Brexit is a means to an end, not a magic wand – Bill Jamieson

We are so gripped by fear that we are failing to plan properly for post-Brexit Britain, writes Bill Jamieson.

We are so gripped by fear that we are failing to plan properly for post-Brexit Britain, writes Bill Jamieson.

Who is brave enough to look beyond the next 80 days? Who even dares to predict beyond the Commons vote next week? A defeat for the Government earlier this week not only makes a ‘no deal’ Brexit well-nigh impossible, it also effectively blocks tax and budget changes that would have helped mitigate the adverse effects of such an outcome.

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But what happens if the Prime Minister, as widely expected, loses the vote on her withdrawal deal next week? A scramble to delay the 29 March deadline? More desperate attempts to secure some comforting form of words from Brussels? A second referendum? A general election? These more dramatic, tumultuous outcomes now look ever more likely.

We should have been planning and preparing, long before now, for a UK beyond Brexit. But we can barely look. We can’t move beyond the immediate mechanics and the day-by-day political wrangling. When the finger points at the moon, goes the Chinese proverb, only the idiot looks at the finger. But for the past two-and-a-half years the entire country seems to have been unable to do more than finger-gaze.

The exhaustive, debilitating process of Brexit – the procedural mechanics, the backstop, the rows in the Commons even before we get down to the detailed negotiations on our trading arrangements with the EU – have been the obsessive focus. Very little time has been spent on the greater and more compelling issue: what domestic policies should we put in place in the UK post our departure? How can we make the nations and regions of the UK more prosperous, more competitive and more resilient to downturns and adverse shocks?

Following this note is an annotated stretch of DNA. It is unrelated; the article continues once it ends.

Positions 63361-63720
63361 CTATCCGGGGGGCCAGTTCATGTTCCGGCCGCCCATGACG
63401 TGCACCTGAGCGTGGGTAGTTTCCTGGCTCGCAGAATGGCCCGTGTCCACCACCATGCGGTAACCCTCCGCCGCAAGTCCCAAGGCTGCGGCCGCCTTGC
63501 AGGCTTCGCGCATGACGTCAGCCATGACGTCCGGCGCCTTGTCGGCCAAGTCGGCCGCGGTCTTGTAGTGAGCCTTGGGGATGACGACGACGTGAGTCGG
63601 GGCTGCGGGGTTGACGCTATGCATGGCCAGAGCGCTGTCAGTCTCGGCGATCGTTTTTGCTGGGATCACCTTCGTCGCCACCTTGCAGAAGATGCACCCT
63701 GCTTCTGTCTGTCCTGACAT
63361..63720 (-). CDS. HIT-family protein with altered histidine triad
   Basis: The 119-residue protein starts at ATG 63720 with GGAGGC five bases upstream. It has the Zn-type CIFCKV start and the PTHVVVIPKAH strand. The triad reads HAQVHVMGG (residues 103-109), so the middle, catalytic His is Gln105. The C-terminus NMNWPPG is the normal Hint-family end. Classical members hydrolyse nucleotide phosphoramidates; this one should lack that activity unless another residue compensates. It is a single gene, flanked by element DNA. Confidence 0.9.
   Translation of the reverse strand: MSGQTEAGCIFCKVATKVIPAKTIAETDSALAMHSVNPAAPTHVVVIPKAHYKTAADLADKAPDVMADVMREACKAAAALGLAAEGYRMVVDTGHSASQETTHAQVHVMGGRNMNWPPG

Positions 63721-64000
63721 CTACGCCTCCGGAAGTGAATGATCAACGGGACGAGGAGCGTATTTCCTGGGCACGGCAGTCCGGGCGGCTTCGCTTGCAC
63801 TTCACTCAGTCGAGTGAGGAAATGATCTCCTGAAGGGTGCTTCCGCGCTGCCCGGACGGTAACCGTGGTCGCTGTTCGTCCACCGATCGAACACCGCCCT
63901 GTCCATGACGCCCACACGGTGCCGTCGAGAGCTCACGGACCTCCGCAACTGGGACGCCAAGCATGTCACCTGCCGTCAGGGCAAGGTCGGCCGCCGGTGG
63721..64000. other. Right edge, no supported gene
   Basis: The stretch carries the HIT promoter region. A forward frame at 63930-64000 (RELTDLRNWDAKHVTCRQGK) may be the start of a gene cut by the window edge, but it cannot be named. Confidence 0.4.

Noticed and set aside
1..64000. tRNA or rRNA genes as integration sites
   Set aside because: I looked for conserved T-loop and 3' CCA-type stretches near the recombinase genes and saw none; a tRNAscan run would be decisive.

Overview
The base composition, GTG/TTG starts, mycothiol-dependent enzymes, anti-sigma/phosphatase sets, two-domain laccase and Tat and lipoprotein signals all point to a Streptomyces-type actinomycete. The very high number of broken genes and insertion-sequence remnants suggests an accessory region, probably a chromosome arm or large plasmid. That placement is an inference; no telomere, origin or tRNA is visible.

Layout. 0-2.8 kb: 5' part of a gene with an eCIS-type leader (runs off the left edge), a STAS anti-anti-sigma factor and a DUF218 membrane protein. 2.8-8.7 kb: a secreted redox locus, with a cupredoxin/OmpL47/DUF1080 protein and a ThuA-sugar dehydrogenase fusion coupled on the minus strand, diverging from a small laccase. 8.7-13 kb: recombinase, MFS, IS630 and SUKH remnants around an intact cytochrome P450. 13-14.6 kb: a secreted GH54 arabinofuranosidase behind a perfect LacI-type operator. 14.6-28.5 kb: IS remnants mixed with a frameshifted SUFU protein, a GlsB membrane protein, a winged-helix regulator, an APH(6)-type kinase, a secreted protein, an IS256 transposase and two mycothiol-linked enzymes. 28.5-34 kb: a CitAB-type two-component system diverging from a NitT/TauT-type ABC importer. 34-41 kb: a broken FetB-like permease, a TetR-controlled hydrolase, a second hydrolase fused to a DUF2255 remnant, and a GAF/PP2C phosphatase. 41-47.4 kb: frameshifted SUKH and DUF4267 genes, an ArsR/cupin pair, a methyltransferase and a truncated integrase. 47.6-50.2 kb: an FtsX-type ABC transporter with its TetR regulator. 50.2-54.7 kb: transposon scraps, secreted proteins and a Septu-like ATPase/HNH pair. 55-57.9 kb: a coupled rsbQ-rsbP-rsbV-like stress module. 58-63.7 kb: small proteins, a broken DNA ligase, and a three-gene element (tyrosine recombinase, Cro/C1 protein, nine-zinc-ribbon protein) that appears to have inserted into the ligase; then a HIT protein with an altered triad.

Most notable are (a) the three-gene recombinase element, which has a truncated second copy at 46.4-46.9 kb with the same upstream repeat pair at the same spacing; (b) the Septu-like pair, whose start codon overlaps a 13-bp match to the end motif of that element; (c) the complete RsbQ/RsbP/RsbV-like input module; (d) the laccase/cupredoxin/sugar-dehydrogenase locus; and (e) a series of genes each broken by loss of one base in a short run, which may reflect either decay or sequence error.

And such policy preparation should not be confined to institutions at the UK level. Scotland specifically has much to plan and prepare, not only to make good the ending of EU regional grants and structural funds, but also to embark on a broad raft of infrastructure upgrades and improvements.

Instead we have talked ourselves into a state of nervous breakdown over the prospect of Brexit – deal or no deal. Business and household confidence alike has buckled under the onslaught of dire warnings of disruption and chaos. But even among many Brexiteers, there has been a failure to look beyond the finger.

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For example, it was widely thought that the pound’s fall in the aftermath of the referendum vote would provide a vital stimulus to our export trade, encourage inward investment and slash the trade deficit. But, while the deficit on current account fell from an all-time record of £103 billion in 2016 to £68bn in 2017, the most recent figures for the third quarter of 2018 showed a deficit of £26.5 billion. Net trade as a proportion of GDP is no higher today than it was three years ago when devaluation began. It follows a long list of devaluations that, while giving a temporary fillip to exports, has not helped our long-term trading performance. Down goes the pound – but we are more dependent than ever on household consumption and government spending. On this measure we have becomes less, not more of an enterprise nation. The UK’s deficit as a proportion of GDP, at 4.9 per cent, is bigger than at the time of the OPEC oil crisis of the 1970s and the Lawson boom of the late 1980s.